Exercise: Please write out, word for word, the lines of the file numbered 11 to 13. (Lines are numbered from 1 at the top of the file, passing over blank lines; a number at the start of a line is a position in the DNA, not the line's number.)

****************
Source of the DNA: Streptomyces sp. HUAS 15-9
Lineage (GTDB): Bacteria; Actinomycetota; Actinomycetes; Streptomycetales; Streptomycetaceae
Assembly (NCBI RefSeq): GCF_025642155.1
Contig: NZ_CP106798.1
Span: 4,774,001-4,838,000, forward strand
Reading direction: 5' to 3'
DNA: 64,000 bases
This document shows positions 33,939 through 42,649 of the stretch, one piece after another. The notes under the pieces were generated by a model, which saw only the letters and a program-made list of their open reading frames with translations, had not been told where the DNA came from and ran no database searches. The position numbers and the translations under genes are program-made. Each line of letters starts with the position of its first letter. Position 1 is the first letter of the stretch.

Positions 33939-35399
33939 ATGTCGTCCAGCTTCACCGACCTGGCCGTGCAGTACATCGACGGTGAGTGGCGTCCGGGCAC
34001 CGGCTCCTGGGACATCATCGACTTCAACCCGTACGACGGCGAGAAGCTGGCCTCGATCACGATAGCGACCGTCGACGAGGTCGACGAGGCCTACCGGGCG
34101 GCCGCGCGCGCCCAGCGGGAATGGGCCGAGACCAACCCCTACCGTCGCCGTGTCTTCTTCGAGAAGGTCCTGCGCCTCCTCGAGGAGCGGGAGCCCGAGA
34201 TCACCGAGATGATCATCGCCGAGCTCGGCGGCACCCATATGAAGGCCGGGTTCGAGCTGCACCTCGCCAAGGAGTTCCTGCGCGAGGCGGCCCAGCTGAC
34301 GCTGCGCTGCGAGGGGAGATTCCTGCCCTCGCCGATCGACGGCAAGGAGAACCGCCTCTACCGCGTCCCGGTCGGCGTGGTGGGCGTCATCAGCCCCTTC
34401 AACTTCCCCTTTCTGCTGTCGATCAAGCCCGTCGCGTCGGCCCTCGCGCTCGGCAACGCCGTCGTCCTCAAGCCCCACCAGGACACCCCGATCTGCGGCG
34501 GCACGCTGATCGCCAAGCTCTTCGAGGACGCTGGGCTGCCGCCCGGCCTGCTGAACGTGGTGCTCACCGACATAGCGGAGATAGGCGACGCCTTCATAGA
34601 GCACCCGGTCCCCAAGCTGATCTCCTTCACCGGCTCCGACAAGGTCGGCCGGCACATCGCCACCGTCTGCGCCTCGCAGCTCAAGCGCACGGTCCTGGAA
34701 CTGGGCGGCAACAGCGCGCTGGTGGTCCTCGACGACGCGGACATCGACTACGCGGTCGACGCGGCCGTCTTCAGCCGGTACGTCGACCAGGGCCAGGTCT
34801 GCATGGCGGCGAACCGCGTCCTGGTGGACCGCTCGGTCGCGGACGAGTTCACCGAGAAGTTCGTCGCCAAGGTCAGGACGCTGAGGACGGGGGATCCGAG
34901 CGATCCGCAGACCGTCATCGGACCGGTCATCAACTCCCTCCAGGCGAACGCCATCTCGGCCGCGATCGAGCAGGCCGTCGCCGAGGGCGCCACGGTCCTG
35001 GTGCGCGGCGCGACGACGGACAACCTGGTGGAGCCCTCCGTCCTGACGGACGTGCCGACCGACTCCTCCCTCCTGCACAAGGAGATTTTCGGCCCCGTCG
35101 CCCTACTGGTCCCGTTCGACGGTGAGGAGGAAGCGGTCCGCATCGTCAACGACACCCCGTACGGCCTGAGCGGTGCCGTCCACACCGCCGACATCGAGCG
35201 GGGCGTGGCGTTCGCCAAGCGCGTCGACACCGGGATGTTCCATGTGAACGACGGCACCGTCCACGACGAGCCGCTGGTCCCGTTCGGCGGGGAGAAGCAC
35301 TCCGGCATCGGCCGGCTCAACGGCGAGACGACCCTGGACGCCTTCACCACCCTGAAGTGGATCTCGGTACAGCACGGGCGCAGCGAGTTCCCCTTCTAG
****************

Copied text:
34001 CGGCTCCTGGGACATCATCGACTTCAACCCGTACGACGGCGAGAAGCTGGCCTCGATCACGATAGCGACCGTCGACGAGGTCGACGAGGCCTACCGGGCG
34101 GCCGCGCGCGCCCAGCGGGAATGGGCCGAGACCAACCCCTACCGTCGCCGTGTCTTCTTCGAGAAGGTCCTGCGCCTCCTCGAGGAGCGGGAGCCCGAGA
34201 TCACCGAGATGATCATCGCCGAGCTCGGCGGCACCCATATGAAGGCCGGGTTCGAGCTGCACCTCGCCAAGGAGTTCCTGCGCGAGGCGGCCCAGCTGAC